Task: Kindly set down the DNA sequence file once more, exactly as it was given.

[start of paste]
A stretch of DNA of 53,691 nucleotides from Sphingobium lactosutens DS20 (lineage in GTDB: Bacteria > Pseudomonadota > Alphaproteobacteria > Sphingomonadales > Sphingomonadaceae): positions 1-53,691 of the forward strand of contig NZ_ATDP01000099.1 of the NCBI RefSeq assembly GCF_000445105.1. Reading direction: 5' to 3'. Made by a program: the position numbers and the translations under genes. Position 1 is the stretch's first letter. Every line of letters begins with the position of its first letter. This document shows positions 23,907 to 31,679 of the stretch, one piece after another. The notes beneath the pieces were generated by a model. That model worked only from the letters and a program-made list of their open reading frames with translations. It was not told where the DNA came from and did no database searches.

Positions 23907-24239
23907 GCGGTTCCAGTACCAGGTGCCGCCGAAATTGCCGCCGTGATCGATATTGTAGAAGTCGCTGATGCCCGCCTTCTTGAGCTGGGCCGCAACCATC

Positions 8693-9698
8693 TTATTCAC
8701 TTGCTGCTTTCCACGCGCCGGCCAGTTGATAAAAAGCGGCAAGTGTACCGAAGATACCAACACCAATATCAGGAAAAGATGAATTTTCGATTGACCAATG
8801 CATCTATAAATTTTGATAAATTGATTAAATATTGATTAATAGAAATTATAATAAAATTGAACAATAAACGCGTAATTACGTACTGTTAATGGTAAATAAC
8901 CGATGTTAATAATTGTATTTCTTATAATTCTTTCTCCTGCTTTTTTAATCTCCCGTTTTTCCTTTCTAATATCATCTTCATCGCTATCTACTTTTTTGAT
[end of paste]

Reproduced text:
A stretch of DNA of 53,691 nucleotides from Sphingobium lactosutens DS20 (lineage in GTDB: Bacteria > Pseudomonadota > Alphaproteobacteria > Sphingomonadales > Sphingomonadaceae): positions 1-53,691 of the forward strand of contig NZ_ATDP01000099.1 of the NCBI RefSeq assembly GCF_000445105.1. Reading direction: 5' to 3'. Made by a program: the position numbers and the translations under genes. Position 1 is the stretch's first letter. Every line of letters begins with the position of its first letter. This document shows positions 23,907 to 31,679 of the stretch, one piece after another. The notes beneath the pieces were generated by a model. That model worked only from the letters and a program-made list of their open reading frames with translations. It was not told where the DNA came from and did no database searches.

Positions 23907-24239
23907 GCGGTTCCAGTACCAGGTGCCGCCGAAATTGCCGCCGTGATCGATATTGTAGAAGTCGCTGATGCCCGCCTTCTTGAGCTGGGCCGCAACCATC

Positions 8693-9698
8693 TTATTCAC
8701 TTGCTGCTTTCCACGCGCCGGCCAGTTGATAAAAAGCGGCAAGTGTACCGAAGATACCAACACCAATATCAGGAAAAGATGAATTTTCGATTGACCAATG
8801 CATCTATAAATTTTGATAAATTGATTAAATATTGATTAATAGAAATTATAATAAAATTGAACAATAAACGCGTAATTACGTACTGTTAATGGTAAATAAC
8901 CGATGTTAATAATTGTATTTCTTATAATTCTTTCTCCTGCTTTTTTAATCTCCCGTTTTTCCTTTCTAATATCATCTTCATCGCTATCTACTTTTTTGAT